The excited e- goes down a (different) E.T.C. ending up at NADP, where a pair of e-'s are accepted to produce NADPH2. This is the NADPH2 we needed to make glucose.
12 H2O + 12 NADP + 18 ADP + 18 Pi + 60 photons -->
6 O2 + 12 NADPH2 + 18 ATP + 18 H2O (from ADP+Pi)
The ATP is made via proton pumping to establish a hydrogen ion gradient as the electron travels down an electron transport chain, as in mitochondria.
Efficiency 27%, once e-'s have been excited. But much less from light overall, as many e- fall back from excited state.
In plants these reaction occur only in chlorophyll-containing tissues (leaves, mainly); other plant tissues use glucose via respiration. And so do the leaves at night. Glucose is stored, transported, and used for energy.
So plants: CO2 --> glucose + O2
and we (and plants): glucose + O2 --> CO2
The carbon gets shuttles back and forth. In the planet as a whole, the CO2 is also in equilibrium with vast stores of inorganic CO2 in the oceans and in the form of carbonates (CaCO2), limestone.
We discussed glucose. But one does not live by refined sugar alone. Most parts of a big Mac dinner will provide us with energy. These pathways of degradation of compounds is called CATABOLISM.
STARCH = Gluc-gluc-gluc-gluc-....Hydrolyzed to glucose-1-P, then PhosphoGlucoMutase catalyzes its isomerization to G6P = a glycolytic intermediate . Glycolysis takes it from there.
See problem 4-13 (4-11 in 16th ed.) Ask yourself, "What steps and enzymes are needed to carry out the reaction shown in the problem: Glucose-P + ATP --> 2 PGAlde?"
More complex sugars: LACTOSE = glucose-galactose --> glucose + galactose; galactose then --> --> glucose.
CELLULOSE --> nowhere (excreted). We can't handle it (no catabolic enzyme, no cellulase).
The French fry:
2. LIPIDS: fats = triglycerides (structures on board, refer to handout) = more interesting:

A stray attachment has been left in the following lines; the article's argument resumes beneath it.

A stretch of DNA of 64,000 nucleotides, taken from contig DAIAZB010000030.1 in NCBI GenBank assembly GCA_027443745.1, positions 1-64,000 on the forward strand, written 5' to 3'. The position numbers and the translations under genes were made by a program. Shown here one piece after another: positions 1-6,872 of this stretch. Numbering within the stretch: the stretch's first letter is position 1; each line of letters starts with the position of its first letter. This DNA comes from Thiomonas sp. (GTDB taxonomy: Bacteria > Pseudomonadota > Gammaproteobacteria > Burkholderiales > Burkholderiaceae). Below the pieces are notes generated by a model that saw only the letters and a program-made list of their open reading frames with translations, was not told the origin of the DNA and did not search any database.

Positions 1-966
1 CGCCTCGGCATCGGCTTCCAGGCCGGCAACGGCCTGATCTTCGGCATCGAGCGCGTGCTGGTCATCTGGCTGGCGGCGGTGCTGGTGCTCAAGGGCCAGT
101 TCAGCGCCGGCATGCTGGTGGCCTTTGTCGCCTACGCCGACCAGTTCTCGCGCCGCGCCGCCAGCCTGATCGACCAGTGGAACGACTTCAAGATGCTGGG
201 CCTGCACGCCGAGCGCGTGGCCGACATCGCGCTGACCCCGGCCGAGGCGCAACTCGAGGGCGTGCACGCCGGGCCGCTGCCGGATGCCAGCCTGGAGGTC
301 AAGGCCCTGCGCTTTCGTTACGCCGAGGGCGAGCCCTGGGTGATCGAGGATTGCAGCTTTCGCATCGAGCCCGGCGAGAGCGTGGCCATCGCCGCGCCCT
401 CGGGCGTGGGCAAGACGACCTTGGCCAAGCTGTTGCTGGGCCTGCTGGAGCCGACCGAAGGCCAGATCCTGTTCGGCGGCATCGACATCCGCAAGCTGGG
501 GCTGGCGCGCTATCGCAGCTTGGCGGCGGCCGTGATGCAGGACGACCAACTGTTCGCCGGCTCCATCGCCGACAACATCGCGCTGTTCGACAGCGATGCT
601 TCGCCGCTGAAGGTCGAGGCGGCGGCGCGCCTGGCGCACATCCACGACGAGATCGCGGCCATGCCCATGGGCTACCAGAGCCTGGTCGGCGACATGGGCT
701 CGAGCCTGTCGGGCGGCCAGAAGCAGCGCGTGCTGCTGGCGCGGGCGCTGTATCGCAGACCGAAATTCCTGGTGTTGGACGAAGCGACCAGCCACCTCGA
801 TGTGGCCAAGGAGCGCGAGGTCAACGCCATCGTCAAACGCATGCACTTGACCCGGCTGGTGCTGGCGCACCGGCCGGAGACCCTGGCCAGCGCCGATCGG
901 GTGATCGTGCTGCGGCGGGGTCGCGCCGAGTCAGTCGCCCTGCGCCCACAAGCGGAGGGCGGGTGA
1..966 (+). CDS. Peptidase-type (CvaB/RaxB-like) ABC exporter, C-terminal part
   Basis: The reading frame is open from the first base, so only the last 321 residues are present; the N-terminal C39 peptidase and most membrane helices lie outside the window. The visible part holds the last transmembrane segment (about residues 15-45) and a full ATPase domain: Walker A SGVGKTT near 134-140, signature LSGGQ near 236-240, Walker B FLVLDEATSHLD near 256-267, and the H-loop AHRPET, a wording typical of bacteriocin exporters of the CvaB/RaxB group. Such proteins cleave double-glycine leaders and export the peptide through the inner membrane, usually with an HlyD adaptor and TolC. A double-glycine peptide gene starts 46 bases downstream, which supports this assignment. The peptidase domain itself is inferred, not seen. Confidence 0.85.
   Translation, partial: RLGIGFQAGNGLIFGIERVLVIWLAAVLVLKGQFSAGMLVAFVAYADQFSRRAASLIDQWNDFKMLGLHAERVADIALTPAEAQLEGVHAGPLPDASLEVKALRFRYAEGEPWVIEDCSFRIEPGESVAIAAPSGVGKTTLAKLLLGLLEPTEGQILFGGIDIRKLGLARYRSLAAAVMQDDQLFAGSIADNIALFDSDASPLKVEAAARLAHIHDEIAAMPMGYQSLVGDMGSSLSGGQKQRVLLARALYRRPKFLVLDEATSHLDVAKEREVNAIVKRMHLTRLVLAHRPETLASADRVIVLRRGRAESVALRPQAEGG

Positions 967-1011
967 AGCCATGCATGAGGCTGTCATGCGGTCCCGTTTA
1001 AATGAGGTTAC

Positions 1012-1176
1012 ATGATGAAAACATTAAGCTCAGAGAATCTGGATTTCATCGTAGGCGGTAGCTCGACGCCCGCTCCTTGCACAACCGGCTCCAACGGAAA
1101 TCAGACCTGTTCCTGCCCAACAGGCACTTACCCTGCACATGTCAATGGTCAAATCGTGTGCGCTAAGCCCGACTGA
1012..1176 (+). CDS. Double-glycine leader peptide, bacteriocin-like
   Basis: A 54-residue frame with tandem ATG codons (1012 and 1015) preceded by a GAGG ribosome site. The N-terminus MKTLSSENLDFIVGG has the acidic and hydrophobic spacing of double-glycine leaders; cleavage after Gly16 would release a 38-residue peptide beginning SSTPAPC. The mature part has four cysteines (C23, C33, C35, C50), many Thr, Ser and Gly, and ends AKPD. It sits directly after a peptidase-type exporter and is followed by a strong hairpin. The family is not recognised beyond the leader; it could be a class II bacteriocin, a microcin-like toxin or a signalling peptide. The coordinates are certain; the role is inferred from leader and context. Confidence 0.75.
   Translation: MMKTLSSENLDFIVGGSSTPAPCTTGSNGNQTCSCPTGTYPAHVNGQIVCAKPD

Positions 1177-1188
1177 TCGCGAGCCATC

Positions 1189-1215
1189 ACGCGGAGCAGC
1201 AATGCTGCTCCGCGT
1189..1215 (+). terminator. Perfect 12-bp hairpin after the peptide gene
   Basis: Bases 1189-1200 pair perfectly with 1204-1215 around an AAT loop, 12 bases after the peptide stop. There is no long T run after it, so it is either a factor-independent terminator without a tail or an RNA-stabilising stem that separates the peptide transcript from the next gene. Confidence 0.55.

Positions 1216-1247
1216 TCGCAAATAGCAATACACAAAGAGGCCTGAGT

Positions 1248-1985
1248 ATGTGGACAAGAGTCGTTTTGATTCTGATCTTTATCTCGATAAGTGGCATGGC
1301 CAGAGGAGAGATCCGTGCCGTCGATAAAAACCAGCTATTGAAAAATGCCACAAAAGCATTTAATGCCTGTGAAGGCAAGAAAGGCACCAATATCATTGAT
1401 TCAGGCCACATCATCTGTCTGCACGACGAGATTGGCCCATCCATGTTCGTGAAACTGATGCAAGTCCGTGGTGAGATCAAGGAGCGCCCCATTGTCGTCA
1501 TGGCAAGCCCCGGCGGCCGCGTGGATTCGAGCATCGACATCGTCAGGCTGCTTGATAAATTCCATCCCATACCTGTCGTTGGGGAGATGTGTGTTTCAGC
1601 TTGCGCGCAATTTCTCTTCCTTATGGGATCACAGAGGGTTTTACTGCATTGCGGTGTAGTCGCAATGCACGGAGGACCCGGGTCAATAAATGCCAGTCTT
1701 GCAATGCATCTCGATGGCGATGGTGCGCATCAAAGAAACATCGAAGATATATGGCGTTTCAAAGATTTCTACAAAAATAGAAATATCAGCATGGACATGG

Triglyceride hydrolysis --> glycerol + 3 free Fatty Acids
For the main Fatty Acid (FA) part of the triglyceride (see handout):
FA + CoA (ATP [--> AMP] ) to get started --> FA-CoA --> via FAD (2,3-ene C=C double bond), then HOH addition (OH added distally), --> via NAD --> C=O
(3-keto, or beta-keto acid, so called "beta-oxidation", in mitochondria)
+ CoA again (no ATP needed here) --> FA-CoA (smaller by 2 carbons now), + CH3-CO-CoA = acetyl-CoA = the KC entry compound --> continues around the Krebs Cycle.
etc. etc. in blocks of 2 carbons. See problem 5-14.
About twice the energy as from glucose, pound for pound.
How about the glycerol part?
See glycolysis handout. On PowerPoint graphic,
glycerol + ATP --> glycerol-1-P
glycerol-1-P + NAD --> DHAP (= dihydroxyacetone phosphate) + NADH2
DHAP --> continues in glycolysis (rxn 5). See recitation problems #3, problem 2.
Under aerobic conditions, no problem, the NADH2's produced will get re-oxidized in the E.T. chain.
Under ANAEROBIC conditions cannot be fermented (see last lecture).
3. = PROTEIN:
Common step for all proteins: hydrolysis of the
peptide bonds by several enzymes (pepsin, trypsin), stomach acid (pH1) denatures
the protein, making it accessible to proteolytic attack --> Amino
Subsequent metabolism depends on which of the 20 aa's we're talking about.
A central reaction is:
Glutamate (R= -CH2-CH2-COOH ) + NAD + H2O
--> alpha-ketoglutarate (--> Krebs Cycle continuation) + NH3
This enzyme is glutamic dehydrogenase (GDH).
Aspartate: (R= -CH2-COOH) -->
-NH3, --> HOOC-CH=CH-COOH (that's fumarate = a Krebs
Aspartate deaminase (E. coli but not humans)
The rest of the amino acids cannot lose their
amino group so directly.
So a general problem for aa's: to get rid of the NH2 group: General solution: Transamination:
aspartate + alpha-KG --> oxaloacetate (OA) + glutamate (=transamination)
Pass the NH2 to alpha-KG to form glu, then use GDH to make alpha-KG + NH3 from glu.
Asp becomes OA, another old friend.
Another simple example: ala + a-KG --> glutamate + pyruvate ( --> KC)
What happens to this ammonia (NH3), sounds bad. High conc. of NH3 are toxic for many cells (OK for E. coli, excretes directly and quickly), so combine with CO2 to form urea for excretion (low urea conc. here, so OK, no denaturation of proteins).
Other catabolic paths are more complex, but the principle is the same, they get converted to intermediates of the Krebs Cycle or of glycolysis..
His --> --> --> --> glutamate in humans, but not in E. coli. So we can do something E. coli can't, for a change (my graduate work involved this pathway)
So we get energy from protein. Fast for a day or two, and you start breaking down your own muscle protein to get energy to keep going. See Problems 5R-4 & 5R-5 for an example of amino acid metabolism.
4. Nucleic acids (in a burger, though not much)
Enough is enough: again, --> KC + glycolytic pathway intermediates.
Now we are going to turn from the breakdown of chemicals to the BIOSYNTHESIS of new ones. The process of building up new compounds from simpler ones is called ANABOLISM.
Glucose: run glycolysis in reverse, but often with different enzymes for a particular step.